The Women of Rosmersholm: Ibsen and Emancipation

In a mesmeric new London production of Rosmersholm – Henrik Ibsen’s tragedy of social and sexual politics – the women look like the décor: frayed around the edges. Beautifully staged at the Duke of York’s Theatre, the play is set in a once-grand, now mildewed, Norwegian manor house at the tail end of the 19th-century. The dust sheets are on, the flowers are dead, the good china is packed away. And the women want to let the air in.


Rosmersholm hasn’t been staged in London for more than a decade and Duncan Macmillan’s streamlined adaptation proves to be a timely revival. The play – a blend of political manifesto, ghost story and melodrama – fuses together some extremely live gender wires. The fin-de-siècle mansplaining triggered ripples of uncomfortable giggles on the night I went.

At the centre of Ibsen’s story is Rebecca West (played by Hayley Atwell), a former companion to Beth, the wife of the master of the house, Pastor Johannes Rosmer (Tom Burke). A year earlier, distraught by her childlessness and marital problems, Beth drowned herself in the local mill race. Since then, Rebecca and Rosmer – stricken by guilt and tortured by a tacit passion for one another – have endured a kind of domestic stalemate.

Hayley Atwell and Tom Burke in Rosmersholm by Henrik Ibsen (Photograph: Johan Persson)

This personal crisis coincides with a very public debate on the rights of women. With an election on the horizon, Rebecca – powerless to effect change herself – tries to influence a man of influence by gaining Rosmer’s support for reform.

The status quo is represented by Governor Kroll, Beth’s brother and local spokesman for the traditional ruling class. “A woman who follows politics!” an incredulous Kroll says. “I thought being excluded from voting would afford you the luxury of not needing an opinion.”

For women navigating the choppy waters of pre-emancipation Norway, there were as many rocks and hard places as there were in the fjords. But Rebecca is a woman who sees herself at the helm.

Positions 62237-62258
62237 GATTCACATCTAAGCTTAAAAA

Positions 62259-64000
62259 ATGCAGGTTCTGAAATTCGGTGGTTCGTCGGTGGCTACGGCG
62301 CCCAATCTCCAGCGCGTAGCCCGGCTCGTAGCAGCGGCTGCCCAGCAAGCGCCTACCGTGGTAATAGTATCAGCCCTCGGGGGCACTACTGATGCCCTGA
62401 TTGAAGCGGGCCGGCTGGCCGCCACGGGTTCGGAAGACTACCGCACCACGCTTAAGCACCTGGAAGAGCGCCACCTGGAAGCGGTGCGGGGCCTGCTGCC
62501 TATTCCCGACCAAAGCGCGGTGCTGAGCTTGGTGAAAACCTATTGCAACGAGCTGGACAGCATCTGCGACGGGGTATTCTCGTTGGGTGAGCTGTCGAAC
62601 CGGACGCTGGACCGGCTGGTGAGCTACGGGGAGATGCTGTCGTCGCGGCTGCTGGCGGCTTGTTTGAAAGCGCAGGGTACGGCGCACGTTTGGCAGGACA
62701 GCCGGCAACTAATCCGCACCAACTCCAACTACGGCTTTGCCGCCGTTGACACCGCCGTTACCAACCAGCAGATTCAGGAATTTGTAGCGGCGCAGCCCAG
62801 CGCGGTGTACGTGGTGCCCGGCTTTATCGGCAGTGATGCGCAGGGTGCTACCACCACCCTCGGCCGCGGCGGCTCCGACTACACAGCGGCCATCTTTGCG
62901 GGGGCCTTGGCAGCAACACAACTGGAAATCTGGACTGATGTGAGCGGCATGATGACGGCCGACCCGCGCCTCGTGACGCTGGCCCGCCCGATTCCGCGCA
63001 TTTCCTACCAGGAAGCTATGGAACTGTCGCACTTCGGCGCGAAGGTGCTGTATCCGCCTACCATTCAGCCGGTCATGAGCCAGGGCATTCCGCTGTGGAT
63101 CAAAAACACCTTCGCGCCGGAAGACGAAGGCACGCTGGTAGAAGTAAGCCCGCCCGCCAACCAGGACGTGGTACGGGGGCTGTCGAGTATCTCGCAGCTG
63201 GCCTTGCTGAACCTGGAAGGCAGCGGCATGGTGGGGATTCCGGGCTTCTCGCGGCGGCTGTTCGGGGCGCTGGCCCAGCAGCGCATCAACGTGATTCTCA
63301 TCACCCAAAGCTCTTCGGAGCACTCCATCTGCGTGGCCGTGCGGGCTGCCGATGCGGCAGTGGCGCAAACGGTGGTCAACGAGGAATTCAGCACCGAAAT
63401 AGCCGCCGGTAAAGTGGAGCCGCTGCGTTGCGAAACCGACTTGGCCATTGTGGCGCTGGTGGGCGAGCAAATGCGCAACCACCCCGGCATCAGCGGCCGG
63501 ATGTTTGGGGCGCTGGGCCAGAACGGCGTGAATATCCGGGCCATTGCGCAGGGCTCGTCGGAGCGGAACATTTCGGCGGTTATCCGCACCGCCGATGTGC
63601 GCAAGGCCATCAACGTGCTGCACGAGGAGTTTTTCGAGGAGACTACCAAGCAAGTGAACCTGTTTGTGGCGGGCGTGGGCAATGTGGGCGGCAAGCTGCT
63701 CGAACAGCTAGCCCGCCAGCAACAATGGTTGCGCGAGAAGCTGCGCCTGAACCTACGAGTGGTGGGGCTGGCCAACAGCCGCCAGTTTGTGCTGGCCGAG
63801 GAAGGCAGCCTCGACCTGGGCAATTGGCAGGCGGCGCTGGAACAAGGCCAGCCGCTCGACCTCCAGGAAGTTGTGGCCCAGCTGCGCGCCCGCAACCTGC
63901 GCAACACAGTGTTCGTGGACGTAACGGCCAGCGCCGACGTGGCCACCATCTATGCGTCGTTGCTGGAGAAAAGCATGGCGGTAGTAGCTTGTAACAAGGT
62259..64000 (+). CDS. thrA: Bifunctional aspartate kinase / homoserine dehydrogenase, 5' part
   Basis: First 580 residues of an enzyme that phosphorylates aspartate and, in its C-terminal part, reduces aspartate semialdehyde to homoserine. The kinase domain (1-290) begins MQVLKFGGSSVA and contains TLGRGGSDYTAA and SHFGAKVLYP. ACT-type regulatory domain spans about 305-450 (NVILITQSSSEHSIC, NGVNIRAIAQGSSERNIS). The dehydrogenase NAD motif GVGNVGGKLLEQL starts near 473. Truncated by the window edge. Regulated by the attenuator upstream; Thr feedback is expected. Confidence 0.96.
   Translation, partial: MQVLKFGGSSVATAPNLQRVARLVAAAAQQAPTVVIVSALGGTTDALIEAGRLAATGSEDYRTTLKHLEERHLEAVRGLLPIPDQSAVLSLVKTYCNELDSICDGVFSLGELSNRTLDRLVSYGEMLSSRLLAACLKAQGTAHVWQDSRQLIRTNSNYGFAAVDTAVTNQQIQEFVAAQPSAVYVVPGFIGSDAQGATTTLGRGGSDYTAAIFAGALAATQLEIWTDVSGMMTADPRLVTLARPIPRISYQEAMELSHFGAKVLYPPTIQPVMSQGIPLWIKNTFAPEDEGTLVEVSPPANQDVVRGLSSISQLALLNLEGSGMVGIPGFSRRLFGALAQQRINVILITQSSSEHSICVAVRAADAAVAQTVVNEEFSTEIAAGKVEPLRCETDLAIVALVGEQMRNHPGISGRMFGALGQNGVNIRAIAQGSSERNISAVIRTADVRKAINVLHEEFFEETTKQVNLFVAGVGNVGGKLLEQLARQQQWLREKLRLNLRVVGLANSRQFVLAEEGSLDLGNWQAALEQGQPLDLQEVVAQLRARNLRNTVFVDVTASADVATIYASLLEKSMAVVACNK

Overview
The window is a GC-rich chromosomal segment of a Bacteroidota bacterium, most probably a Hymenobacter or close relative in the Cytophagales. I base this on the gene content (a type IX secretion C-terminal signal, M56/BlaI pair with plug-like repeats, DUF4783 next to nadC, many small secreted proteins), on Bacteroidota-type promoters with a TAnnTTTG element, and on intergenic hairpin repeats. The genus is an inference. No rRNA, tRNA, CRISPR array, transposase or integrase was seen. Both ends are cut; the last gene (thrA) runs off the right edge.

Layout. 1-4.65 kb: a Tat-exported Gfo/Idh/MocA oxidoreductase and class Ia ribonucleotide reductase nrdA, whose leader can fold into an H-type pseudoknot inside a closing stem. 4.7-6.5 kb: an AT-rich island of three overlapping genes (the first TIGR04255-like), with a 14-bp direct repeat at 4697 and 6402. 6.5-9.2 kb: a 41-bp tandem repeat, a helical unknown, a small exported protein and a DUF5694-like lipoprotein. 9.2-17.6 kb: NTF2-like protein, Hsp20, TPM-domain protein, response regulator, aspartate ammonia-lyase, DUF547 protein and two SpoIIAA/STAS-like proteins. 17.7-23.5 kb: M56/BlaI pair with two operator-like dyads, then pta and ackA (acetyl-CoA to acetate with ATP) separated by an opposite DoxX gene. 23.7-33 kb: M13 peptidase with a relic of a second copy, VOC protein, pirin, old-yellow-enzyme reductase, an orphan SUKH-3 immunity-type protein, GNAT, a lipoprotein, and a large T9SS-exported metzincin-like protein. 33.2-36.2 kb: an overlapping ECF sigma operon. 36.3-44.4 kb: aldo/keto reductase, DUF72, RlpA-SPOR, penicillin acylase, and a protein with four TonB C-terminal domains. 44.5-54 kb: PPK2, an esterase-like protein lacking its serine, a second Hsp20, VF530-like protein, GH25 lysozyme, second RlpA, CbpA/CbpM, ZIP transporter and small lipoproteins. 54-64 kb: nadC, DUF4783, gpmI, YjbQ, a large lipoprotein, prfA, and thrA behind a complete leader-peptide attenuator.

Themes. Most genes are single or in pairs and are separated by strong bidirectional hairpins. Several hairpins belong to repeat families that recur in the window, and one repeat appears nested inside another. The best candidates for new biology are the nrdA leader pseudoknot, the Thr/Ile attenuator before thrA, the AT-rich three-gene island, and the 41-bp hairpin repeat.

“The character had been perceived through quite a misogynistic lens,” said Atwell in a recent interview on Radio 4. “Reduced to a manipulative, cold, femme fatale. The destroyer. And, ultimately, what she is, is a free-thinking radical. A woman born before her time who inherited nothing, had no vote, no wealth or status of her own and wants agency in the world.”

With considerable skill, Atwell details a juggling act of ethics, sentiments and practicalities – she did something similar on television as Margaret Schlegel, the conflicted heroine of EM Forster’s Howard’s End. Her performance on stage is a masterclass in emotional archaeology, as Rebecca’s veneer of confidence cracks to reveal layers of compromise.

Hayley Atwell as Rebecca West in Rosmersholm (Photograph: Johan Persson)

“Let me speak,” demands Rebecca three quarters of the way through the play. As Atwell points out, West is “an alpha female”. But she is no simple cypher for a cause. She is elegant, teasing, funny and furious. And it is her tangled psychology – Sigmund Freud was fascinated by the character – which is her undoing as much as the men in her life.

There are other women at Rosmersholm, unsettled in other ways. A counterpoint to Rebecca – a woman of action – is the manor’s housekeeper, Mrs Helseth, whose mind is shelved like the larder she maintains. As played by Lucy Briers, she is a retainer of no-nonsense rigidity. When Mrs Helseth questions the perceived wisdom of her position, however, we discover a sour understanding curdling underneath. “You notice a lot when you run a man’s household,” she says drily.

Lucy Briers as Mrs Helseth in Rosmersholm (Photograph: Johan Persson)

Meanwhile, the house maids come and go and listen in (Ibsen’s first love was a maid, with whom he fathered a child). In this sleek production the supporting cast express a lot with little: a minor revolt with a glance, an awakening with a pause in their duties.

But, perhaps, the most intriguing women of Rosmersholm are the ones that are absent. The spectre of Beth hangs like the mist around the manor, not a malign force exactly, rather a portent. Ibsen never dismisses her as the “mad wife”. Her capacity for love is recalled. Indeed, Rosmer’s inability to satisfy his wife’s “appetites” was part of the problem.

Rosmersholm at the Duke of York’s Theatre (Photograph: Johan Persson)

And then there is the vanishing act presented by the house itself. Rae Smith’s set design creates an atmosphere of nobility gone to seed. Most of the play takes part in Beth’s room, which, in Norwegian tradition, has been shut up for a year and a day following her death. The walls are a gallery of dusty portraits of steely-eyed old men, not a mother in sight. “I love the idea of patriarchy being represented by the paintings in Rosmer’s house,” Smith says.

This theme, of a blemished and redundant edifice, is echoed in the words of Ibsen’s heroine – when she does finally get to speak: “This house – everything it represents,” Rebecca says, “I wanted to burn it to the ground.”

Rosmersholm runs at the Duke of York’s Theatre until 20 July

Top photo: Hayley Atwell, centre, in Rosmersholm (Photogaph: Johan Persson)